The books are whispering.

In the Library by Charles Simic

for Octavio

There’s a book called
“A Dictionary of Angels.”
No one has opened it in fifty years,
I know, because when I did,
The covers creaked, the pages
Crumbled. There I discovered

The angels were once as plentiful
As species of flies.
The sky at dusk
Used to be thick with them.
You had to wave both arms
Just to keep them away.

Now the sun is shining
Through the tall windows.
The library is a quiet place.
Angels and gods huddled
In dark unopened books.
The great secret lies
On some shelf Miss Jones
Passes every day on her rounds.

She’s very tall, so she keeps
Her head tipped as if listening.
The books are whispering.
I hear nothing, but she does.

Last year at a deacon meeting, our pastor mentioned that he is going to be doing an occasional series of sermons on the questions he gets asked most often. Then, of course, he asked us what questions we thought he got asked the most often. As any public librarian worth her salt would know, the most-often asked reference question is, of course, “Where is the bathroom?” I could not resist the opportunity to make a joke, even at a deacon meeting, so I put that forth as my suggestion. He laughed and said, well, you know, he meant more along the lines of spiritual questions. But he does get asked that one, too. My reward was that, when the sermon series started, he mentioned what I had said and that some of the deacons got a little bit smart alec-y with him about the idea of questions. I was only disappointed that he didn’t mention me by name.

Recently someone asked me why I switched from public libraries to school, whether I disliked working in public libraries. I hastened to tell them that, no, by no means did I dislike it. It was a good job doing good work with good people, but the job itself, its physical location, was far from where my life is. If I was given the opportunity to have this schedule at that library, I might have stayed, and if I could have this schedule at a public library close to home, I am not sure what I would do. The jobs are similar, but have very different frustrations and are fulfilling in different ways. I wish I could do both! Pick my favorite parts from both jobs! Someone make this happen.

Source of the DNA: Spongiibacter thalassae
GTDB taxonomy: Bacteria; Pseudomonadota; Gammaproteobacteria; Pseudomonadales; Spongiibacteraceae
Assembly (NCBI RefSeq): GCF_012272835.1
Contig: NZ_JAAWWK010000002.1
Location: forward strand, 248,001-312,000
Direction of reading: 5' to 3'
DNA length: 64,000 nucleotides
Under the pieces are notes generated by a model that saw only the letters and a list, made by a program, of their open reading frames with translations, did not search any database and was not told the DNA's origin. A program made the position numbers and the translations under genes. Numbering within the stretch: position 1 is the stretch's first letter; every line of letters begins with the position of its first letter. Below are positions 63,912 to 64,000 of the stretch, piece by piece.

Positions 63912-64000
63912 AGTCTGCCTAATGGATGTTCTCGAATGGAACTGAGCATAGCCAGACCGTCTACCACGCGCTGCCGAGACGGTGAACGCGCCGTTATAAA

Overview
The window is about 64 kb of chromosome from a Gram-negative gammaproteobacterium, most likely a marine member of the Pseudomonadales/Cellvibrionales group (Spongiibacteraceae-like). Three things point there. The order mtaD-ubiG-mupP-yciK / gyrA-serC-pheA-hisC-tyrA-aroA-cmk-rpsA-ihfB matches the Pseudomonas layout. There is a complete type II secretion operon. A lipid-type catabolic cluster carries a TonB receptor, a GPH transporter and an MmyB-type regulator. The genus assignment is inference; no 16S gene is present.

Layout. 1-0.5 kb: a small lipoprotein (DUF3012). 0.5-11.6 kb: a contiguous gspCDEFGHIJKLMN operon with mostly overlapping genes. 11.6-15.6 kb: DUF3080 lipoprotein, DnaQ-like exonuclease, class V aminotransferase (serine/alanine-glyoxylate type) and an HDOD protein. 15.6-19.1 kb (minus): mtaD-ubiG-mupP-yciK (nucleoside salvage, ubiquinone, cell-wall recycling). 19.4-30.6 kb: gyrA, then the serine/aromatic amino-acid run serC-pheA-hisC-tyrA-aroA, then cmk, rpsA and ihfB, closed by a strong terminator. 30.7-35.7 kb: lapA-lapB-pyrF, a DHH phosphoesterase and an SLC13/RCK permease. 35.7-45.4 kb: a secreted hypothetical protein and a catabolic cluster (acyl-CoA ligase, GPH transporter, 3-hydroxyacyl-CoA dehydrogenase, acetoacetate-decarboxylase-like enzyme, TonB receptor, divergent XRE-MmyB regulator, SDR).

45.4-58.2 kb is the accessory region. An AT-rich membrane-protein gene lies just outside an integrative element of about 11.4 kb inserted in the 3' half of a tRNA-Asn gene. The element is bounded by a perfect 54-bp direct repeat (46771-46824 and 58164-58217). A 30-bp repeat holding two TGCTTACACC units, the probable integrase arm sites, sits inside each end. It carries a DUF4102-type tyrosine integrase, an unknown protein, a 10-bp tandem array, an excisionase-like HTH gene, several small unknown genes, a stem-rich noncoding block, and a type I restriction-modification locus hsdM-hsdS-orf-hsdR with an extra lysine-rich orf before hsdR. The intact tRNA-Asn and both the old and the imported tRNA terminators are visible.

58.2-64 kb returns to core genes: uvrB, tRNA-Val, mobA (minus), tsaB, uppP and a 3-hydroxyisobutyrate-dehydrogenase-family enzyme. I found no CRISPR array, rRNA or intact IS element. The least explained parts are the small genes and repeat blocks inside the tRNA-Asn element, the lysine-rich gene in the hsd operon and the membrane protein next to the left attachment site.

I try not to talk about the challenges of work in this public forum, but I will say that the economy has affected my school system just as it has been affecting school systems throughout the country. I have been angry about some of the decisions that have been made, and that anger has made me feel flat and uninteresting. My anger, it burns hot and fast, especially when I sense injustice. (Sensing injustice is like my superpower or something.) Sometimes my anger burns so hot and fast that, frankly, I am a little bit embarrassed about it after things calm down. This is my apology for being so flat and uninteresting lately, as well as my apology for being so angry and feeling so helpless that it reduced me to incoherency. Things have worked out at my school, but I am still feeling a bit drained and discouraged.

As part of the apology, I am offering you the words I spoke at the school board meeting this evening. I spoke on behalf of my assistant, who is a kind, generous, hard-working person.

I was excited to see that respectful and responsive service is part of [the school system]’s strategic plan. Many of us who have chosen to work in the school system do so because service is important to us. I have been given the privilege of working with a woman who embodies respectful and responsive service—my school’s media assistant. Earlier this year, our staff read a book about service and accountability and many people commented that our media assistant is the best example of service in our school. She goes out of her way to help students and staff, and they respond to her care and attention with great affection.